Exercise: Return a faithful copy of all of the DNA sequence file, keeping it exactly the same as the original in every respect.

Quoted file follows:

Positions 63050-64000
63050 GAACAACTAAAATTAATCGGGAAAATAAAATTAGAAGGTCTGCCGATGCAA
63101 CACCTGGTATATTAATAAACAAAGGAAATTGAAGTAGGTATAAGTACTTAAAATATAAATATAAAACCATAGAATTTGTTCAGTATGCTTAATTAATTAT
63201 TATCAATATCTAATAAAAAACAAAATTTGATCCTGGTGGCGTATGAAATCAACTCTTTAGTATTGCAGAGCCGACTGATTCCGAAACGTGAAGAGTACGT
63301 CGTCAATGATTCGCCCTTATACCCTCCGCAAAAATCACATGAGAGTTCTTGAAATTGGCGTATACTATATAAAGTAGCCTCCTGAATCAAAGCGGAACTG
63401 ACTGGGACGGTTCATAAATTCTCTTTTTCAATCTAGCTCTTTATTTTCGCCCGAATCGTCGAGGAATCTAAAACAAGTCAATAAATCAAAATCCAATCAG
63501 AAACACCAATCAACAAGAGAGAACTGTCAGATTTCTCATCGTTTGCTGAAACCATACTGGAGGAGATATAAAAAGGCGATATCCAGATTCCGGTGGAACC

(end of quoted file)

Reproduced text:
Positions 63050-64000
63050 GAACAACTAAAATTAATCGGGAAAATAAAATTAGAAGGTCTGCCGATGCAA
63101 CACCTGGTATATTAATAAACAAAGGAAATTGAAGTAGGTATAAGTACTTAAAATATAAATATAAAACCATAGAATTTGTTCAGTATGCTTAATTAATTAT
63201 TATCAATATCTAATAAAAAACAAAATTTGATCCTGGTGGCGTATGAAATCAACTCTTTAGTATTGCAGAGCCGACTGATTCCGAAACGTGAAGAGTACGT
63301 CGTCAATGATTCGCCCTTATACCCTCCGCAAAAATCACATGAGAGTTCTTGAAATTGGCGTATACTATATAAAGTAGCCTCCTGAATCAAAGCGGAACTG
63401 ACTGGGACGGTTCATAAATTCTCTTTTTCAATCTAGCTCTTTATTTTCGCCCGAATCGTCGAGGAATCTAAAACAAGTCAATAAATCAAAATCCAATCAG
63501 AAACACCAATCAACAAGAGAGAACTGTCAGATTTCTCATCGTTTGCTGAAACCATACTGGAGGAGATATAAAAAGGCGATATCCAGATTCCGGTGGAACC